CRYSTAL CITY 1969, a play written by David Lozano & Raul Treviño, commemorates the 40th Anniversary of the historic student walkout in Crystal City, Texas. The project is based on the true story of Mexican American students who walked out of school and into Chicano civil rights history.
Students demanded that they be treated equally without prejudice. They wanted what many teenage students in 1969 wanted - an opportunity to become a cheerleader, the homecoming queen, a varsity athlete, or the school's most popular, most handsome, or other high school honors. However, these recognitions were almost exclusively reserved for non-Hispanic students.
Crystal City High School was like many schools in Texas and the Southwest during the 1960's. Spanish was prohibited anywhere on campus including the hallways and cafeteria and punishment was often severe. Students were spanked, slapped, and humiliated for speaking their maternal language.
Mexican and Chicano children were also discouraged from aspiring to attend university and have careers uncommon for Hispanics at the time. When a Chicana child told a high-school counselor that she wished to be a doctor, she was often told that she should aspire to be a nurse instead. When a Chicano said he wished to be a lawyer, he was told he should plan on being a farm-worker or a janitor. These students were rarely encouraged to be business owners, landowners or educated professionals such as lawyers and doctors. In 1969, as it was for decades, the Crystal City educational system perpetuated a society in which Mexicans and Chicanos were trained to be the serving class.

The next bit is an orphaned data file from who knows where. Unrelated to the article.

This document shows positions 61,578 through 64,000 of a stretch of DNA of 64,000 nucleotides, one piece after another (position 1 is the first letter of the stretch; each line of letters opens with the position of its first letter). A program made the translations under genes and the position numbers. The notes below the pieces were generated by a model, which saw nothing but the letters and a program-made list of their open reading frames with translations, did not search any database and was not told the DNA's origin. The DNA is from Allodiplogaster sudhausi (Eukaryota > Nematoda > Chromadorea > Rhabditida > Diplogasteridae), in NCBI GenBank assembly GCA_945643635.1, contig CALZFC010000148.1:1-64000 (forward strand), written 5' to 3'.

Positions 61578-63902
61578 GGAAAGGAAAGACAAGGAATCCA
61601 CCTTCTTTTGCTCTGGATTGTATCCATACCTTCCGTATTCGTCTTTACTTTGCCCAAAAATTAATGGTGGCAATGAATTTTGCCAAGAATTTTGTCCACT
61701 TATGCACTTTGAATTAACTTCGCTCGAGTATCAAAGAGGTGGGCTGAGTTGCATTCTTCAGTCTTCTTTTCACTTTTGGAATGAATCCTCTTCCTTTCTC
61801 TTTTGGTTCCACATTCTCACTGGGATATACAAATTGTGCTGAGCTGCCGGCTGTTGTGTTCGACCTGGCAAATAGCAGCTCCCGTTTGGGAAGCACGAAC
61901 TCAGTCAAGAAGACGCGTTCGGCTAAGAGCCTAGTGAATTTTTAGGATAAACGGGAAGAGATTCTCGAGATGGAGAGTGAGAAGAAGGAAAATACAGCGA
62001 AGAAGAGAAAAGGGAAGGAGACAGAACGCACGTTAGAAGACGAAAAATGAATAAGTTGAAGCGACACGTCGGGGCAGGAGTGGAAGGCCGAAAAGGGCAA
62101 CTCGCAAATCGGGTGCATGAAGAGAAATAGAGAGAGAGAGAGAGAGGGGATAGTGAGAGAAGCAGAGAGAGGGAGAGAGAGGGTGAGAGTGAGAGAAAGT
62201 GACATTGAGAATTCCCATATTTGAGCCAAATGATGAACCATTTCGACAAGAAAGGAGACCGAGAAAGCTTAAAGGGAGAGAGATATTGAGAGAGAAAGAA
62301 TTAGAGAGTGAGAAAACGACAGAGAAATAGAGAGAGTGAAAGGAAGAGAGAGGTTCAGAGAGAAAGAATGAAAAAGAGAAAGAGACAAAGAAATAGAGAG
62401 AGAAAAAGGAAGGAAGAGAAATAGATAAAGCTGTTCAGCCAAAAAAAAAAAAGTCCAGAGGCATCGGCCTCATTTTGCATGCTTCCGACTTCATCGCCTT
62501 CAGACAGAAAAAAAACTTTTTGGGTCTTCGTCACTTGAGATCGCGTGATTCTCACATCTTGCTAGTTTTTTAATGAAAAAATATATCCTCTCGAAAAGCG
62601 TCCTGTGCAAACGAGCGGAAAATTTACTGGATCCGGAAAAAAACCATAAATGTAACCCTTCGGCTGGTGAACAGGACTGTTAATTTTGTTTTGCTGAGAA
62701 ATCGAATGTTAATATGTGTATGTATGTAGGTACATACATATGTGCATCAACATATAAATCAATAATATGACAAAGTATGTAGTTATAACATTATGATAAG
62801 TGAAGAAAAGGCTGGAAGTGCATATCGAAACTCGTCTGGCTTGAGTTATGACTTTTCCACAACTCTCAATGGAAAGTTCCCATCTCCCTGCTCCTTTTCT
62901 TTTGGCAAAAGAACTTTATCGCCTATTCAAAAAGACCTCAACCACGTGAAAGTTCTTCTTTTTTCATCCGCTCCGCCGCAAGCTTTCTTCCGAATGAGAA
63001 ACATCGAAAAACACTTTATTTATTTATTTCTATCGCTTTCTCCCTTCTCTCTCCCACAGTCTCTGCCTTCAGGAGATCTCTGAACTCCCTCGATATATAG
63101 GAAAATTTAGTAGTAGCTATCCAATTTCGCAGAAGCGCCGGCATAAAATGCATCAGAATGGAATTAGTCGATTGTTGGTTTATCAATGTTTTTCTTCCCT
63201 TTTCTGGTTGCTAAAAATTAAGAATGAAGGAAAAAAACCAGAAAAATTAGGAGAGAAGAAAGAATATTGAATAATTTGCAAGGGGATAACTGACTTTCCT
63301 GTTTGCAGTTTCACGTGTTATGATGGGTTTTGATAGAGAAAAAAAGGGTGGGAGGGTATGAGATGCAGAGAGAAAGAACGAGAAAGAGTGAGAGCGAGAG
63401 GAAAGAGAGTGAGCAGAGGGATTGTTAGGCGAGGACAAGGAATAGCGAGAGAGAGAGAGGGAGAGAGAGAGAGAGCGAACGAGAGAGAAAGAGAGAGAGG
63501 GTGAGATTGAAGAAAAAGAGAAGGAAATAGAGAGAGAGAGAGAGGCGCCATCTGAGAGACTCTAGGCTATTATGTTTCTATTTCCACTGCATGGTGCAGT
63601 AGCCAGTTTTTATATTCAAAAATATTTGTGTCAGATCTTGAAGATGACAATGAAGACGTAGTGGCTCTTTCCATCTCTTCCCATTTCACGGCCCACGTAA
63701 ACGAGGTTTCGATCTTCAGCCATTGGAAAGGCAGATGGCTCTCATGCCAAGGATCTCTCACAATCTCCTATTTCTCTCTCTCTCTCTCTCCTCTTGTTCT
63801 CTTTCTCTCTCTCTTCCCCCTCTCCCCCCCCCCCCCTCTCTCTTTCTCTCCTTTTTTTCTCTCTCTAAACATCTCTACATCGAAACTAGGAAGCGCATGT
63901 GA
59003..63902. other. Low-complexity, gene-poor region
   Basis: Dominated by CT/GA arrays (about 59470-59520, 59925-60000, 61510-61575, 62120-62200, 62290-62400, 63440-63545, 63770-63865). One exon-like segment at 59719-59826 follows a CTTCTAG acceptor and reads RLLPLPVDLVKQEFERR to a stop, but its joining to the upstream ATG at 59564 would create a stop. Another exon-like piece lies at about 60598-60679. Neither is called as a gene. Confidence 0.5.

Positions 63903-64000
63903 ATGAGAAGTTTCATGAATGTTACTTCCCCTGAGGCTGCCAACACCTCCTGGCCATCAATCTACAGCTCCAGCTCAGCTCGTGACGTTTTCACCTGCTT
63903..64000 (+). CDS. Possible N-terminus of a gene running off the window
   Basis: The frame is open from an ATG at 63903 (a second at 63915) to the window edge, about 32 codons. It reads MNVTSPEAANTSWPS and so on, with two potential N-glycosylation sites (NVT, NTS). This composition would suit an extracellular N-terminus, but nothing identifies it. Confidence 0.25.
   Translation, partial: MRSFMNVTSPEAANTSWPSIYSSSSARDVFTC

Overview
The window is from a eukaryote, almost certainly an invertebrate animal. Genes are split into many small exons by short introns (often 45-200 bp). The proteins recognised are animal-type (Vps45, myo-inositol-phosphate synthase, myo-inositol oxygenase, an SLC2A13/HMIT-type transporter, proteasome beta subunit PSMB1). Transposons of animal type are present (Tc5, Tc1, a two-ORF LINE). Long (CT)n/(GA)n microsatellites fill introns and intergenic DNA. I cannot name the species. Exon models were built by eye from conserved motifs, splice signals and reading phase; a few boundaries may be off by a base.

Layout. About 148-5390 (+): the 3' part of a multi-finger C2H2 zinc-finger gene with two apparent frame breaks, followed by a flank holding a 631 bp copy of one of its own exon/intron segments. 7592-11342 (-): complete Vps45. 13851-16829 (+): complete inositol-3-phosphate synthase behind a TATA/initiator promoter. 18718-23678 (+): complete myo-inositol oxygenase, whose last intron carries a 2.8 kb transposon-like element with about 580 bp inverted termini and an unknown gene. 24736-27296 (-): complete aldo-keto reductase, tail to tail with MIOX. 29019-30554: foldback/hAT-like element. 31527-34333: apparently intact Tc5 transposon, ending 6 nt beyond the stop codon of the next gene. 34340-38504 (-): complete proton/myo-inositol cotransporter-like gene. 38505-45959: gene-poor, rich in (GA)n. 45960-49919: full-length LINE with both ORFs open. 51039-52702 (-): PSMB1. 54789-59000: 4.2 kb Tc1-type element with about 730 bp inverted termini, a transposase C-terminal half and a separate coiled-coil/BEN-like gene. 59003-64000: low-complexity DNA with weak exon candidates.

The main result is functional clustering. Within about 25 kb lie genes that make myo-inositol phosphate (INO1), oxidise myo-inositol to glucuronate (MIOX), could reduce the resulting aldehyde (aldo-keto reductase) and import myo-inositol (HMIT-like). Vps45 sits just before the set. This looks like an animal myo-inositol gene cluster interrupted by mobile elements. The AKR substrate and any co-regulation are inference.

On December 9, 1969, student leaders Severita Lara, Diana Serna, and Mario Treviño led a walkout that drastically changed Crystal City's future. With the guidance of a 23-year old political mastermind from Crystal City, José Angel Gutiérrez, the walkout gained national attention as people from around the United States arrived at this small Texas town to support the effort. Meanwhile, the three high school teenagers tactfully negotiated with the local School Board for three weeks until their demands for better treatment were met.
The immediate gains from the walkout were modest at first but the experience inspired a town in which 85% of the population was Mexican and Chicano. In the spring of 1970, 16 posts on the city council and the school board were up for election and Chicanos were voted to 15 of the positions. Crystal City became an example of American democracy at its best.
Director: David Lozano
Assistant Director: Frida Espinosa Müller
Written by: David Lozano & Raul Treviño
Set Design: Kenneth Verdugo
Costume Design: Marianne Newsom
Lighting Design: Heath Gage
Masks & Puppetry: Frida Espinosa Müller
Company: Cara Mia Theater Company
Steadicam: Fabián Aguirre
Camera: Adolfo Cantú-Villarreal
DIT: Ricky Espinosa
Sound: Ivan Cantú-Villarreal
Loading more stuff…
Hmm…it looks like things are taking a while to load. Try again?